SAN DIEGO—Bodybuilders have a mortality rate 34% higher than that of the age-matched U.S. male population, according to a study presented at the American Urological Association’s 2016 annual meeting.
Daniel Gwartney, MD, and colleagues at Baylor College of Medicine in Houston identified 1,578 professional male bodybuilders who compete from 1948 to 2014. They were able to obtain complete mortality data for 597. The mean age of the cohort was 47.5 years (range 25–81.7 years). The mean age during competitive years was 24.6 years (range 18–47 years). Of the 597 men, 58 (9.7%) were reported dead. Only 40 deaths were expected in this population based on age-matched data, for a standardized mortality rate of 1.34. The mean age of death was 47.7 years (range 26.6 – 75.4 years). The researchers found no significant difference in mortality rates above age 50 years.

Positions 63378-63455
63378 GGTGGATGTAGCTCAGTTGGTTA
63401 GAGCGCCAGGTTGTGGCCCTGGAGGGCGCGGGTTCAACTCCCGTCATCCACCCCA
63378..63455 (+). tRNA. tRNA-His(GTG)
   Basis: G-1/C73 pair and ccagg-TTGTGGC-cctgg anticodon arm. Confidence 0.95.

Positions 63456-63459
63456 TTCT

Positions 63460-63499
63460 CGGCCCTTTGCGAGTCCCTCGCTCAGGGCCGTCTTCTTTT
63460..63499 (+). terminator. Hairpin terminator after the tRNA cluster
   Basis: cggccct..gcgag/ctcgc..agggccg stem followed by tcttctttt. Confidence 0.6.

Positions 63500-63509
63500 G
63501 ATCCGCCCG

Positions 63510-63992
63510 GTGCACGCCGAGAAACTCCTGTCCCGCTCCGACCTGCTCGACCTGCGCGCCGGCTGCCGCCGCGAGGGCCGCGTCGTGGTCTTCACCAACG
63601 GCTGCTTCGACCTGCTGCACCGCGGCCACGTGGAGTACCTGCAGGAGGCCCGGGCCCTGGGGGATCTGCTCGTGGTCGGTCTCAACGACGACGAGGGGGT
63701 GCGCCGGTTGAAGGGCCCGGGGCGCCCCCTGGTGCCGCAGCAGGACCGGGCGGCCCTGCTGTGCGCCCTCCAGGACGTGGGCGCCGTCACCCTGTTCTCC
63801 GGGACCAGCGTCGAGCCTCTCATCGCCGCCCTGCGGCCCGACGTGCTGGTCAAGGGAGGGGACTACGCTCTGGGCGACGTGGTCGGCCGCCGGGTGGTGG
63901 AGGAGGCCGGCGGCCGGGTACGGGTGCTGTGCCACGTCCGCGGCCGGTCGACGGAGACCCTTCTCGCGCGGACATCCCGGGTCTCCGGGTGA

Although the cause is unclear, the increased mortality supports the possibility that use of performance enhancing drugs and unique competitive training, such as extreme weight changes, may contribute to deaths among younger professional bodybuilders.
“Professional male bodybuilders use high-dose testosterone and other performance enhancing drugs to improve athletic performance,” the authors noted in a study abstract. “These anabolic agents are potentially associated with negative sequelae including hyperlipidemia, cardiovascular effects, and possible liver damage.”